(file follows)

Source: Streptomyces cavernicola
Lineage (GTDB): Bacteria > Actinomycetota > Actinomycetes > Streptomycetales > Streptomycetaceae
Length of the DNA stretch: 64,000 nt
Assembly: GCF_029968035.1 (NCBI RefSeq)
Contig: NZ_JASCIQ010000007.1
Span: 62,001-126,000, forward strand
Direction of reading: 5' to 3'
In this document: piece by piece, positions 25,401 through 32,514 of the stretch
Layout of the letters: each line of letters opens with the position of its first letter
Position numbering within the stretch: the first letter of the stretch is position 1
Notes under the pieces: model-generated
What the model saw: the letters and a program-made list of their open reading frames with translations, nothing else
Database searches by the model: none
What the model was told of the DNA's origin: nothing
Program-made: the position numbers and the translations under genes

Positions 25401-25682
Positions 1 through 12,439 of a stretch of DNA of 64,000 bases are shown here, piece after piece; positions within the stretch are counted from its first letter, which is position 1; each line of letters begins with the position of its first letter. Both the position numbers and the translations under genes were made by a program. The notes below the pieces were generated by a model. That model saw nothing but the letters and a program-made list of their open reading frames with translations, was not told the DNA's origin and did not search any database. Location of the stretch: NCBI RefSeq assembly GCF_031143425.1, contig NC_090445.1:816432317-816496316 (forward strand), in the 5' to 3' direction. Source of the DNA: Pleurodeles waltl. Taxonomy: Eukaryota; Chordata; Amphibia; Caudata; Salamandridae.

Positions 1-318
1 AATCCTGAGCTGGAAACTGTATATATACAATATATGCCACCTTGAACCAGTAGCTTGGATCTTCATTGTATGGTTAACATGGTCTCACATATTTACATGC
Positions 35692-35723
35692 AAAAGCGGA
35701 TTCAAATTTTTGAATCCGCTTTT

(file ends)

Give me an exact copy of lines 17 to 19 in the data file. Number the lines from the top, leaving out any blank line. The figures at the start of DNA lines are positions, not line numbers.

Positions 1 through 12,439 of a stretch of DNA of 64,000 bases are shown here, piece after piece; positions within the stretch are counted from its first letter, which is position 1; each line of letters begins with the position of its first letter. Both the position numbers and the translations under genes were made by a program. The notes below the pieces were generated by a model. That model saw nothing but the letters and a program-made list of their open reading frames with translations, was not told the DNA's origin and did not search any database. Location of the stretch: NCBI RefSeq assembly GCF_031143425.1, contig NC_090445.1:816432317-816496316 (forward strand), in the 5' to 3' direction. Source of the DNA: Pleurodeles waltl. Taxonomy: Eukaryota; Chordata; Amphibia; Caudata; Salamandridae.

Positions 1-318
1 AATCCTGAGCTGGAAACTGTATATATACAATATATGCCACCTTGAACCAGTAGCTTGGATCTTCATTGTATGGTTAACATGGTCTCACATATTTACATGC